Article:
Interview: Why Acronis is building 111 micro data centres almost everywhere
The 2020 Acronis Global Cyber Summit was a groundbreaking event for two reasons - the first being that for the first time, it wasn’t in the tropical beachside paradise of Miami like the previous event; this time it went fully online.
The second reason soon became clear when Acronis announced the global availability of its flagship cybersecurity product - on top of that announcement, the company revealed major plans to build more than 100 micro data centres across the world.
As a major player in the security, backup, disaster recovery and secure data access space, Acronis has been particularly busy this year adding more capabilities to its flagship cyber protection solution, and addressing key global security concerns such as data sovereignty.
We spoke to Acronis co-founder and technology president Stas Protassov to discuss the recent announcements.
Just months ago, Acronis announced a new cyber protection solution now known as Acronis Cyber Protect.
This solution, says Protassov, is cyber protection that empowers customers to save their data, keep it private, and protect their organisations from malware.
Acronis follows a concept called the Five Vectors of Cyber Protection through acronym called SAPAS, which stands for safety, accessibility, privacy, authenticity and security. These five vectors are designed to balance digital asset protection, cybersecurity, and access to data that businesses need.
Those five vectors of cyber protection have vigorously been put through the paces over the course of 2020 in particular.
With the pandemic in various stages of mitigation around the world, the company soon realised that a larger presence in more countries was essential to providing partners - and customers - the protection that they need.
“Partners serve their local communities, they serve their customers and understand what they need. And in all cases, they always need one thing, they need an integrated solution.”
Protassov points to issues around data regulation and the need for data sovereignty.
“Privacy and data protection laws in many countries right now solves a problem, but they also impose limitations and directions on how to handle data. The European Union’s GDPR protects EU citizens’ personal data. And in China, there are different regulations, often requiring you to keep citizens’ data inside that country.”
There are a lot of grey areas - for example, what happens with data belonging to a dual citizen of China and Indonesia when each country requires the data to be kept in their own countries?
That issue and others like it is partly what spurred Acronis’ partners to monitor regulatory processes, and to listen to their customers. Partners may operate on a global scale - but they also serve local communities.
“A lot of our partners have been asking if we’re going to open a data centre in their country. One of the reasons is because COVID caused people to be more concerned about where they put their data. Their customers in Germany want their data in Germany, not France, and vice versa.”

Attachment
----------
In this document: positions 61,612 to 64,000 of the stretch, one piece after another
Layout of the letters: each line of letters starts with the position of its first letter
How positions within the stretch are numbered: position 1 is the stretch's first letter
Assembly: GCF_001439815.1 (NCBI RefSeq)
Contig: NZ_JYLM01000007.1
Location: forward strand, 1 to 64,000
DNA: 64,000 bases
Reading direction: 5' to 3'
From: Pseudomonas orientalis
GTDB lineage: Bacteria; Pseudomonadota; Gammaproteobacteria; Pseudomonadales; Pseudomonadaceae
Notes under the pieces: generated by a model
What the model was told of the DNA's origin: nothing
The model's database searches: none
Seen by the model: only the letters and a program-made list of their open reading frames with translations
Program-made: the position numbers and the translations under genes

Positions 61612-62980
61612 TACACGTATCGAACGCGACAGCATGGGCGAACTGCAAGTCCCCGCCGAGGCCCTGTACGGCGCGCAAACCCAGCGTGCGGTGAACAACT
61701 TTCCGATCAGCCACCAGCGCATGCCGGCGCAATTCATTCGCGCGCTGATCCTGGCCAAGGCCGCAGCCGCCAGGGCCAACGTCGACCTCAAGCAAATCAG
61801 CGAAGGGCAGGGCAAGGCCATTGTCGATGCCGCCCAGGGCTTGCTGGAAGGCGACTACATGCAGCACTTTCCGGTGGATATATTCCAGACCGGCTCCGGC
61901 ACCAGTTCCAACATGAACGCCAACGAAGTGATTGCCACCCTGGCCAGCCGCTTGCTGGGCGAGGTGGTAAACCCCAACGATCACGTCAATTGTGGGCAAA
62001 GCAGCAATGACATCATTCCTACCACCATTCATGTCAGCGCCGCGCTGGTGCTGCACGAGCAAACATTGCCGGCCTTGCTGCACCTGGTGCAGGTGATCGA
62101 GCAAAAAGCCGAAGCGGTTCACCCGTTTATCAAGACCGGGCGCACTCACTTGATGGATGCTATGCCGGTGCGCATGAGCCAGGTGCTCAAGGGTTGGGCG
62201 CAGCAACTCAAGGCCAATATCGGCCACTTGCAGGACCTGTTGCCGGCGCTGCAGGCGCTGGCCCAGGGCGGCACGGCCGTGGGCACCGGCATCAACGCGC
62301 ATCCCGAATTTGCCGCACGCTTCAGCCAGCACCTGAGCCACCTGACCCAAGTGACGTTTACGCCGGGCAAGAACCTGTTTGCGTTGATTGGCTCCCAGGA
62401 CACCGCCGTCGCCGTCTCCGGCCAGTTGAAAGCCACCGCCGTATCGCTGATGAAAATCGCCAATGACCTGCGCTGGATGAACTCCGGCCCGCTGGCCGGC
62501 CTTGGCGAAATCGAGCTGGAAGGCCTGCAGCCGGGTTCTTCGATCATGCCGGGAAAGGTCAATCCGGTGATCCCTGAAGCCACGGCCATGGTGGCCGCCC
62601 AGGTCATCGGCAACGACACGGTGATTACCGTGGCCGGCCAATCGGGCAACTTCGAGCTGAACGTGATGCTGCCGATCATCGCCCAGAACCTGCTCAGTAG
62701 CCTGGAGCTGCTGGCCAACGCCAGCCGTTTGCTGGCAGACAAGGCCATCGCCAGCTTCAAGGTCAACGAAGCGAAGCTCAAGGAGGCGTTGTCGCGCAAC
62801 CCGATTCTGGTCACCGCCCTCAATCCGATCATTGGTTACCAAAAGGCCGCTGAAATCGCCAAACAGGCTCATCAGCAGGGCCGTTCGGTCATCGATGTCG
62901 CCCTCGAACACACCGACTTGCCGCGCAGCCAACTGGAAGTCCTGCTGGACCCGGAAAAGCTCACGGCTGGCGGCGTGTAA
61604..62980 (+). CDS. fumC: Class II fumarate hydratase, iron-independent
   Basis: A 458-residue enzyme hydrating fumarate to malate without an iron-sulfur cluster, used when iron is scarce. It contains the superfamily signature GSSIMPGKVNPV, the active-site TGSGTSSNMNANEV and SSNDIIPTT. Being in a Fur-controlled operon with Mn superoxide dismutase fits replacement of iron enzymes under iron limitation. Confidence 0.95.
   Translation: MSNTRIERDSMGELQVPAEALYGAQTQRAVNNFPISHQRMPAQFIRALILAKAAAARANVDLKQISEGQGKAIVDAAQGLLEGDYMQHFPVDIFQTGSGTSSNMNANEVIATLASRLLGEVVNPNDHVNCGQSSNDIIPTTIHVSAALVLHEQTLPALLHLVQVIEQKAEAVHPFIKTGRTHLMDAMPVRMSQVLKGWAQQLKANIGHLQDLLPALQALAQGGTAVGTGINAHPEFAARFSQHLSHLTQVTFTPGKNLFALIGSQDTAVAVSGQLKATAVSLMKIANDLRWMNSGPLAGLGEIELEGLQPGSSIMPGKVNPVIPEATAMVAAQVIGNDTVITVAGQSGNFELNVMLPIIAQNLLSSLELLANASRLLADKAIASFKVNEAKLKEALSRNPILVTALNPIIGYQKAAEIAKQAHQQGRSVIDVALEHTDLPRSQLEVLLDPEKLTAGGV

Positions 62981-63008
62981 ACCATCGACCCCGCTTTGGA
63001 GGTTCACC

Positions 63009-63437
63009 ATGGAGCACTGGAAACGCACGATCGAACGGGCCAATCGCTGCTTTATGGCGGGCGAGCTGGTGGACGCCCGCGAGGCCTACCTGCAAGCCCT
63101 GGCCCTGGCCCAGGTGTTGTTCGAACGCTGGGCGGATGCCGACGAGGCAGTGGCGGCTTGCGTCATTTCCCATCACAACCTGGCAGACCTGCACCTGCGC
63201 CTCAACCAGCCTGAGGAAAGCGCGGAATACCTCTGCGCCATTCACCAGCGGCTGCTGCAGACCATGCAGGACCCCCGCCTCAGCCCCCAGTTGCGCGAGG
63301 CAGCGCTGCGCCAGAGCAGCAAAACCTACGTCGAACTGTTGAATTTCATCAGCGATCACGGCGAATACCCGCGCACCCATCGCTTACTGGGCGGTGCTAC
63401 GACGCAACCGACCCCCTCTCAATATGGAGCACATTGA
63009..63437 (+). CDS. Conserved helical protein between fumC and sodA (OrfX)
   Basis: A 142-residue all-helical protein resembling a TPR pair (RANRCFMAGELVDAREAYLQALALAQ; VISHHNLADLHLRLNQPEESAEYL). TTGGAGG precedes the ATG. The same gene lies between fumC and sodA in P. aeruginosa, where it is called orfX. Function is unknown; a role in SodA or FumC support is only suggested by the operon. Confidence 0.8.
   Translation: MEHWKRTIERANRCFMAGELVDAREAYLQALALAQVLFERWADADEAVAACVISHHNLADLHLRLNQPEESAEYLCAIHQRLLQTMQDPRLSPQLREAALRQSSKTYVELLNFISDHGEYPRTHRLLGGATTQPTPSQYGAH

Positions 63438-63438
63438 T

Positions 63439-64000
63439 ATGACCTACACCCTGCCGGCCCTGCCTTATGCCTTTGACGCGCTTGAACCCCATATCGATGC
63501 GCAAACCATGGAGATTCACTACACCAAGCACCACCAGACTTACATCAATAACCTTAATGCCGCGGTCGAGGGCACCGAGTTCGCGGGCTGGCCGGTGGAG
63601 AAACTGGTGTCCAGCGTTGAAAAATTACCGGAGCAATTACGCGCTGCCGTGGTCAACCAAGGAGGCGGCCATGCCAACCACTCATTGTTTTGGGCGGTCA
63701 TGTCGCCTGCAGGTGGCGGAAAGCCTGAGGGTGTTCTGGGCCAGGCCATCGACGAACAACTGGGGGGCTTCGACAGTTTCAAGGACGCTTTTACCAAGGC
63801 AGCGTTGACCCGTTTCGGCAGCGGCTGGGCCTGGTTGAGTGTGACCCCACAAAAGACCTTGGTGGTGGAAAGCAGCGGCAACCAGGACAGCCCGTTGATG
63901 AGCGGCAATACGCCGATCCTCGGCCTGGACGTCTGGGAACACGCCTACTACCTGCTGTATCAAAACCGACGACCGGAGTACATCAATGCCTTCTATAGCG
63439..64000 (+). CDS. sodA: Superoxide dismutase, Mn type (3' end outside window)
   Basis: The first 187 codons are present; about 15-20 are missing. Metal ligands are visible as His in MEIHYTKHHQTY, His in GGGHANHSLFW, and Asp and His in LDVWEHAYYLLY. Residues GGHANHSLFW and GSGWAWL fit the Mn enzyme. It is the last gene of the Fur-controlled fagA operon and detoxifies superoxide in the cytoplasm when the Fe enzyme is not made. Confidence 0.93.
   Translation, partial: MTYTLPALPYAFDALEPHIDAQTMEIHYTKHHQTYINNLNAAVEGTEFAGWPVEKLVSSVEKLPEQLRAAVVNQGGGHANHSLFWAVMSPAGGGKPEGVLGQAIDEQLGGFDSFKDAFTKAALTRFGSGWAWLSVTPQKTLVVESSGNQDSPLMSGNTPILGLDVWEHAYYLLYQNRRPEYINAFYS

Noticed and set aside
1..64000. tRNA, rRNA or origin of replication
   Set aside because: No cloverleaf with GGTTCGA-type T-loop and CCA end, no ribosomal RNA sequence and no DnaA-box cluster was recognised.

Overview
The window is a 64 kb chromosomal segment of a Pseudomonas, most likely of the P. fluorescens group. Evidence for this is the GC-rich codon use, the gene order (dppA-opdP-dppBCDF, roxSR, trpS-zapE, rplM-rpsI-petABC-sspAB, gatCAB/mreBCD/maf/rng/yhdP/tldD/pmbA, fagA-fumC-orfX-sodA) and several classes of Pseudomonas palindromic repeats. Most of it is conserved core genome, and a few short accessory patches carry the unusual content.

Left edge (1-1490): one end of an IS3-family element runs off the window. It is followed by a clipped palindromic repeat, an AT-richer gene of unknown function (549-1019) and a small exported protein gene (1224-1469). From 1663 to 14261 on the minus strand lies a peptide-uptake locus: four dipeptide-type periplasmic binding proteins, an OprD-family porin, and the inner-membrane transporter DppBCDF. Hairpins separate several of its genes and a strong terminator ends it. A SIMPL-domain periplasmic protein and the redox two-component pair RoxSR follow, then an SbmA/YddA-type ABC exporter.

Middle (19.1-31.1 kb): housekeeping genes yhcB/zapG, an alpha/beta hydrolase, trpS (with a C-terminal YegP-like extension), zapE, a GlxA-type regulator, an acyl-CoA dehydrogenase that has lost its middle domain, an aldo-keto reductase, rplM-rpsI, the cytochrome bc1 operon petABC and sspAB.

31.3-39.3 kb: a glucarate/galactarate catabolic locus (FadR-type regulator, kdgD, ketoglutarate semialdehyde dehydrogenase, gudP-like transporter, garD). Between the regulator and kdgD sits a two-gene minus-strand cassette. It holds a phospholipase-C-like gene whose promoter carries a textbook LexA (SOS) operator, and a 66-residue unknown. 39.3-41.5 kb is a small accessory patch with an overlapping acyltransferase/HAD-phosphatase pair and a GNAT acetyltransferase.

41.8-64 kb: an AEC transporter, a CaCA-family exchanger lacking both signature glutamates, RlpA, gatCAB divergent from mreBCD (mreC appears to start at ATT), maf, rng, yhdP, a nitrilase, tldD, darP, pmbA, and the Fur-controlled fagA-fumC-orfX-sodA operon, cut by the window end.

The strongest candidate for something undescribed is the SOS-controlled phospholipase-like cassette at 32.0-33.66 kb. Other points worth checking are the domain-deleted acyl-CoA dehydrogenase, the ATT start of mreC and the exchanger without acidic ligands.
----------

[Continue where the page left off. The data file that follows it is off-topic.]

Acronis’ approach to solve this problem involves building many micro data centres. They are essentially data centres in a box, which can be shipped to different countries and stacked.
Acronis settled on building 111 data centres, one of which recently launched in New Zealand. The Acronis Cloud Data Centre, located in Auckland, was welcome news to many New Zealand partners, including Ingram Micro and Rhipe.
Other locations include South Korea, India, Indonesia and Bhutan. Acronis plans on launching another 30 data centres in 2020.
These new data centres support an established network of Acronis Cloud Data Centres in countries such as the United States, United Kingdom, Singapore, Japan, Australia, Canada, France, and Germany.
These data centres are important for delivering cybersecurity solutions closer to home for many partners and customers.
“For partners, their ability to store data locally is extremely helpful, because it immediately removes a lot of questions and problems they need to solve,” says Protassov.
Not only do the micro data centres solve the data sovereignty problems, but it also means that Acronis Cyber Protect is strengthened through more network touchpoints.
“By now, we have approximately a quarter of a million malware samples and we’re blocking around 1000 attacks every day. Attacks will continue in Asia Pacific and Acronis Cyber Protect will protect customers.”
“Eventually we want data centres in every country, but they won’t do much if they work alone. They will work together and receive feeds from our Cyber Protection operation centres, and they will join an intelligence network that operates on a global scale.”
“For many countries and the existence of coronavirus this year, it means that prices and services are better because they don’t need to cross borders. At the same time, service quality and production levels are upheld to high standards.”
Service providers interested in learning more about data management services that are available through this new data centre can visit https://www.acronis.com/cloud/data-centers.
Service providers interested in learning more about the advantages and opportunities of cyber protection solutions available through the Acronis Cyber Cloud platform can visit https://www.acronis.com/en-us/cloud/service-provider/platform.